Imágenes de páginas
PDF
EPUB

Whose highest praise is that they live in vain,
The dupes of pleasure, or the slaves of gain,
Where works of man are cluster'd close around,
And works of God are hardly to be found,
To regions where, in spite of sin and woe,
Traces of Eden are still seen below,
Where mountain, river, forest, field, and grove,
Remind him of his Maker's pow'r and love.
"Tis well if, look'd for at so late a day,
In the last scene of such a senseless play,
True wisdom will attend his feeble call,
And grace his action ere the curtain fall.
Souls, that have long despis'd their heav'nly birth,
Their wishes all impregnated with Earth,
For threescore years employ'd with ceaseless care
In catching smoke, and feeding upon air,
Conversant only with the ways of men,
Rarely redeem the short remaining ten.
Invet'rate habits choke the unfruitful heart,
Their fibres penetrate its tend'rest part,
And, draining its nutritious pow'rs to feed
Their noxious growth, starve ev'ry better seed.

Happy, if full of days but happier far,
If, ere we yet discern life's ev'ning star,
Sick of the service of a world, that feeds
Its patient drudges with dry chaff and weeds,
We can escape from Custom's idiot sway,
To serve the Sovereign we were born to' obey.
Then sweet to muse upon his skill display'd
(Infinite skill) in all that he has made!
To trace in Nature's most minute design
The signature and stamp of pow'r divine,
Contrivance intricate, express’d with ease,
Where unassisted sight no beauty sees,

The shapely limb and lubricated joint,
Within the small dimensions of a point,
Muscle and nerve miraculously spun,
His mighty work, who speaks, and it is done,
The' invisible in things scarce seen reveald,
To whom an atom is an ample field ;
To wonder at a thousand insect forms,
These hatch'd, and those resuscitated worms,
New life ordain'd and brighter scenes to share,
Once prone on earth, now buoyant upon air,
Whose shape would make them, had they bulk and
More hideous foes than fancy can devise ; {size,
With helmet-heads, and dragon-scales adorn'd,
The mighty myriads, now securely scorn'd,
Would mock the majesty of man's high birth,
Despise his bulwarks, and unpeople earth.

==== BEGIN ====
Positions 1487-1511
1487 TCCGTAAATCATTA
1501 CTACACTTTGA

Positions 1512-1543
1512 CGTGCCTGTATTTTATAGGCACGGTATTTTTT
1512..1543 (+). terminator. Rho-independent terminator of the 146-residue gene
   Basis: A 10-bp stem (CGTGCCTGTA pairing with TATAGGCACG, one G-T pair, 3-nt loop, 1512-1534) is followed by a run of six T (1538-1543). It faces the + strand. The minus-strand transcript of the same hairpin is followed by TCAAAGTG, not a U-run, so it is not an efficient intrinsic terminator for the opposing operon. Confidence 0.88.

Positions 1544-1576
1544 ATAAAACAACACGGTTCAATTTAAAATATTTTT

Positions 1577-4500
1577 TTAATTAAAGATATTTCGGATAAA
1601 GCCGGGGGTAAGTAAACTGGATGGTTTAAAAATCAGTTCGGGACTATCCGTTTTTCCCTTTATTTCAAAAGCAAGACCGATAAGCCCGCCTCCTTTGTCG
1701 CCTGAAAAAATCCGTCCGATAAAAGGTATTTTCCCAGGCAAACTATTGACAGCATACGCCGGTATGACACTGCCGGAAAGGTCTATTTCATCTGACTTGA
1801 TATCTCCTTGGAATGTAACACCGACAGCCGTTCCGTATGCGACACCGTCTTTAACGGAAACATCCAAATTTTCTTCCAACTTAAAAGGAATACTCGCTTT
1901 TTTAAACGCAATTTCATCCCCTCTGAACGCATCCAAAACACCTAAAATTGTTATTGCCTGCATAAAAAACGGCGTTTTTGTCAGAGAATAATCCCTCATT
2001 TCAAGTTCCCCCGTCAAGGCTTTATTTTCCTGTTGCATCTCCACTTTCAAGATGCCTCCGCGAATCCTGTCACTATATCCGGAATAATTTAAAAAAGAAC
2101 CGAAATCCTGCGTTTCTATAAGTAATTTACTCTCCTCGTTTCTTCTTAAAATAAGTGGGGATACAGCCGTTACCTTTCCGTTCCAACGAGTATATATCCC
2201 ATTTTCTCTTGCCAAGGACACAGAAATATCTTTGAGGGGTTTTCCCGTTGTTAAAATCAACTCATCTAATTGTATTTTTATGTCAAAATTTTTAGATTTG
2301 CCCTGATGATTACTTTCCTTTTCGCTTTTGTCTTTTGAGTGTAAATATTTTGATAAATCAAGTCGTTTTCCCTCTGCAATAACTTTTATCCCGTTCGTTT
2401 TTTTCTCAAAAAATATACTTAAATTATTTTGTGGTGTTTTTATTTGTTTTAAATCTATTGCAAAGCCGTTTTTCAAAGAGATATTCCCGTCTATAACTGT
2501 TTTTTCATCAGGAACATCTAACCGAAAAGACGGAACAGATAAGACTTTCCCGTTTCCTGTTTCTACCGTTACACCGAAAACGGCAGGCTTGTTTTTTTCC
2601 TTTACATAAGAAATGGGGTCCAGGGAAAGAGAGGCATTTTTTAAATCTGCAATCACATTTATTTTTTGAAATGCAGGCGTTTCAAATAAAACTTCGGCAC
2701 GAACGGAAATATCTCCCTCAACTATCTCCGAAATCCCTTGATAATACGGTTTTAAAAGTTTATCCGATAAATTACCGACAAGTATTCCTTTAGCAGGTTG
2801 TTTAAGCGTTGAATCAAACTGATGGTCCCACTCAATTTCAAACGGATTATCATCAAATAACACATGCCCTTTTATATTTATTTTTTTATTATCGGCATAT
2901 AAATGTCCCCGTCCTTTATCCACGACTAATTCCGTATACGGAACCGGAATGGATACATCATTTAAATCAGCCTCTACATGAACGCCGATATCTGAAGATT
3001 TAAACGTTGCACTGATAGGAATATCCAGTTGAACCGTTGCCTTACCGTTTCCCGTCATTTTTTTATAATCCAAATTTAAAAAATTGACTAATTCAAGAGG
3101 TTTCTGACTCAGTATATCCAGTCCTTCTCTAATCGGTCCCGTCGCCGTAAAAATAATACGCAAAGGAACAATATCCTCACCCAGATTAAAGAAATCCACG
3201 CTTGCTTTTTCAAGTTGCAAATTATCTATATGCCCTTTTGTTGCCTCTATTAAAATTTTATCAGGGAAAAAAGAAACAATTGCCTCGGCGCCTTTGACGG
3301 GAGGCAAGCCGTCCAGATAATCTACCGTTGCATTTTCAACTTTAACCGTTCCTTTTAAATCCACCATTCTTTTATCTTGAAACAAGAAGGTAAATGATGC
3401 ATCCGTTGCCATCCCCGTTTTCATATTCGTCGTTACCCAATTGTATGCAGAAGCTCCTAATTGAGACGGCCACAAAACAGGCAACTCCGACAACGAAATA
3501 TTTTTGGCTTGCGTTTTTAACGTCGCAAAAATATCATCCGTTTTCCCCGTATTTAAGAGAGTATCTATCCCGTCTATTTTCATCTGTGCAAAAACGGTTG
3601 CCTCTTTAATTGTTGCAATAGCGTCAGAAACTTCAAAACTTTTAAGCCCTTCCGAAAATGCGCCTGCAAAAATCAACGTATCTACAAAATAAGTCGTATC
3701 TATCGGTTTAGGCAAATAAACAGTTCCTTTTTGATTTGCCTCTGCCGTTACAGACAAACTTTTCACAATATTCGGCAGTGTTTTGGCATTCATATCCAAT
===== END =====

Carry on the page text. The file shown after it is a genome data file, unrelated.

Then with a glance of fancy to survey,
Far as the faculty can stretch away,
Ten thousand rivers pour'd at his command
From urns, that never fail, through ev'ry land ;
These like a deluge with impetuous force,
Those winding modestly a silent course ;
The cloud-surmounting Alps, the fruitful vales ;
Seas, on which ev'ry nation spreads her sails ;
The sun, a world whence other worlds drink light,
The crescent moon, the diadem of night ;
Stars countless, each in leis appointed place,
Fast anchor'd in the deep abyss of space-
At such a sight to catch the poet's flame,
And with a rapture like his own exclaim,
These are thy glorious works, thou Source of good,
How dimly seen, how faintly understood !
Thine, and upheld by thy paternal care,
This universal frame, thus wondrous fair ;

Thy pow'r divine, and bounty beyond thought,
Ador'd and prais'd in all that thou hast wrought
Absorb'd in that immensity I see,
I sbrink abas'd, and yet aspire to thee;
Instruct me, guide me to that heav'nly day,
Thy words, more clearly than thy works, display,
That while thy truths my grosser thoughts refine,
I may resemble thee, and call thee mine.

o blest proficiency! surpassing all,
That men erroneously their glory call,
The recompense that arts or arms can yield,
The bar, the senate, or the tented field.
Compard with this sublimest life below,
Ye kings and rulers, what have courts to show ?
Thus studied, us’d and consecrated thus,
On Earth what is, seems form'd indeed for us :
Not as the plaything of a froward child,
Fretful unless diverted and beguild,